After Chandrayaan mission, ISRO eyes dying stars, exo-planets

In the wake of its triumphant Chandrayaan (Moon) mission, the Indian Space Research Organisation (ISRO) is now gearing up to unlock the enigmas surrounding dying stars and exo-planets.

The Indian space agency’s ambitious agenda includes a mission dedicated to scrutinizing Venus, launching two satellites to delve into space’s climatic behavior and its repercussions on Earth, and the blueprint for a spacecraft landing on Mars.

ISRO Chairman S Somanath recently unveiled that the XPoSat, also known as the X-Ray Polarimeter Satellite, designed for the exploration of radiant X-ray pulsars or stars in their twilight, is all set for liftoff in December of this year.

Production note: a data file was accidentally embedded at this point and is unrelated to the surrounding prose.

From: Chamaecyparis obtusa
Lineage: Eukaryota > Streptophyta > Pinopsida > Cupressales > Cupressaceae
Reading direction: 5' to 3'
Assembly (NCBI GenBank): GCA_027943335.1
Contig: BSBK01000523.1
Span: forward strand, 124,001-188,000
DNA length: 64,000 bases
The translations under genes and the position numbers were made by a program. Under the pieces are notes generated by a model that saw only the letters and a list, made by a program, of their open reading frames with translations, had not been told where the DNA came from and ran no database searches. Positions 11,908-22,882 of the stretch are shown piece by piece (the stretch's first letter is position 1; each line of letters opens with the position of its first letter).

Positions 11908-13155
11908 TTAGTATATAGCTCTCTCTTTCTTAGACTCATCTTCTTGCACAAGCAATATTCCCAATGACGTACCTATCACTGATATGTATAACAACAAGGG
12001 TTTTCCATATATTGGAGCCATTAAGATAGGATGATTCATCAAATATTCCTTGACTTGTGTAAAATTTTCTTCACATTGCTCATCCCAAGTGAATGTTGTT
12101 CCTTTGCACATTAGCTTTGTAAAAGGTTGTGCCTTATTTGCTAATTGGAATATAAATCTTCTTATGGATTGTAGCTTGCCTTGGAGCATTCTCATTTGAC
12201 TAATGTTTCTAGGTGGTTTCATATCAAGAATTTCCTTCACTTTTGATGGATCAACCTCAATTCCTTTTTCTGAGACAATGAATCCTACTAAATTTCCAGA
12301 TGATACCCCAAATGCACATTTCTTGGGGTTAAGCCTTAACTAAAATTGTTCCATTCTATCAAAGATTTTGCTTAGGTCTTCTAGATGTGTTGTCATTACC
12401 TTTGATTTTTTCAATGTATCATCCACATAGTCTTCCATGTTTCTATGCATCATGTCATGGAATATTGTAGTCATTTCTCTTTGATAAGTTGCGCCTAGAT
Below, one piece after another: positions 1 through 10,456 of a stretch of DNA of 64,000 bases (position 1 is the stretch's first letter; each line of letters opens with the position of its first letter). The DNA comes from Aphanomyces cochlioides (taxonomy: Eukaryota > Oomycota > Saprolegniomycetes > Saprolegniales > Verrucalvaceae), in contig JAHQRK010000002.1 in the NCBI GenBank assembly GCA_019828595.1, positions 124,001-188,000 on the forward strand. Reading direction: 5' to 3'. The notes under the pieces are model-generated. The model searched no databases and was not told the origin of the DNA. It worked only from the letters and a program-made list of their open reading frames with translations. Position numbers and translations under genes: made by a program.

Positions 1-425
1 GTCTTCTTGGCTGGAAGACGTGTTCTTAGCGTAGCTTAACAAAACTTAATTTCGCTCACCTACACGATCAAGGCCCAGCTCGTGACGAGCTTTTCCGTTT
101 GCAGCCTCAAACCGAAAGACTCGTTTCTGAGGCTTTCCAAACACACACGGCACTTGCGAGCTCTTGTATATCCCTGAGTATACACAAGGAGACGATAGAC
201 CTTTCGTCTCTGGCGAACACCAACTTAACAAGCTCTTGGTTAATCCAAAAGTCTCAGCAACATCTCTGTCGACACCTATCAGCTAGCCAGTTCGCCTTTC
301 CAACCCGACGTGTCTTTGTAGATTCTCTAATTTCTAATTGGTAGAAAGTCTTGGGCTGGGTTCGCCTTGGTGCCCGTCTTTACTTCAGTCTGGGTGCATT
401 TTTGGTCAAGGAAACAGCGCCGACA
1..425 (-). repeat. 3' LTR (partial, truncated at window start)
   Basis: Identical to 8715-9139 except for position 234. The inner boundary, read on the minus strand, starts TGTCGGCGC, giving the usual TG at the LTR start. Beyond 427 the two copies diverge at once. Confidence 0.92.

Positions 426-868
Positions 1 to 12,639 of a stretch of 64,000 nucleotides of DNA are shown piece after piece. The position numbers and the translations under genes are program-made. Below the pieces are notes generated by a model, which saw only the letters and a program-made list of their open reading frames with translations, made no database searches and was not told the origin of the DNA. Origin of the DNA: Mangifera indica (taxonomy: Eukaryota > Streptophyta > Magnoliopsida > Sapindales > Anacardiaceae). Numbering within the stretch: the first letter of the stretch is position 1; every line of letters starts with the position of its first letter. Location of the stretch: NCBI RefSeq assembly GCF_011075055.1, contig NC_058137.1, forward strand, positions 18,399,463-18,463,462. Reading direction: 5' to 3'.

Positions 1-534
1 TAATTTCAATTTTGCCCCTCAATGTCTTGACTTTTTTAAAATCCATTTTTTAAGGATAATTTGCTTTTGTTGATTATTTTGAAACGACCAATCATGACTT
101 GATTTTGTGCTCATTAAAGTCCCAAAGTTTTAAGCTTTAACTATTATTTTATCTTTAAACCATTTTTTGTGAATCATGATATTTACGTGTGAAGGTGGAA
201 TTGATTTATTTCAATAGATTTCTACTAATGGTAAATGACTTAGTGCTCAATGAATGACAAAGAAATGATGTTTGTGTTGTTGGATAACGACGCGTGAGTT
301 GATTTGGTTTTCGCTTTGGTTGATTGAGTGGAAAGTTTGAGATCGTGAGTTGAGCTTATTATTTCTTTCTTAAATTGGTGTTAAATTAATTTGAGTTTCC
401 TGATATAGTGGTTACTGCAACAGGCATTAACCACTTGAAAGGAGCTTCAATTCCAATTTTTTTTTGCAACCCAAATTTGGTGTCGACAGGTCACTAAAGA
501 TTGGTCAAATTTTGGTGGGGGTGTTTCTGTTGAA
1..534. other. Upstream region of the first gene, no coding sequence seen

Further, ISRO has also conceiving a satellite called ExoWorlds, a mission for looking at exo-solar planets or planets that are outside our solar system and orbiting other stars.

As of now, the existence of more than 5,000 identified exo-planets, out of which around 100 are deemed to possess atmospheres.

The ExoWorlds mission is primed to scrutinize these exo-planets’ atmospheres, aiming to ascertain their habitability and potential to harbor life.

Also, the plans for a Mars Lander Mission by ISRO is in the conceptual stages as of now, indicating ISRO’s ongoing commitment to unraveling the mysteries of the cosmos.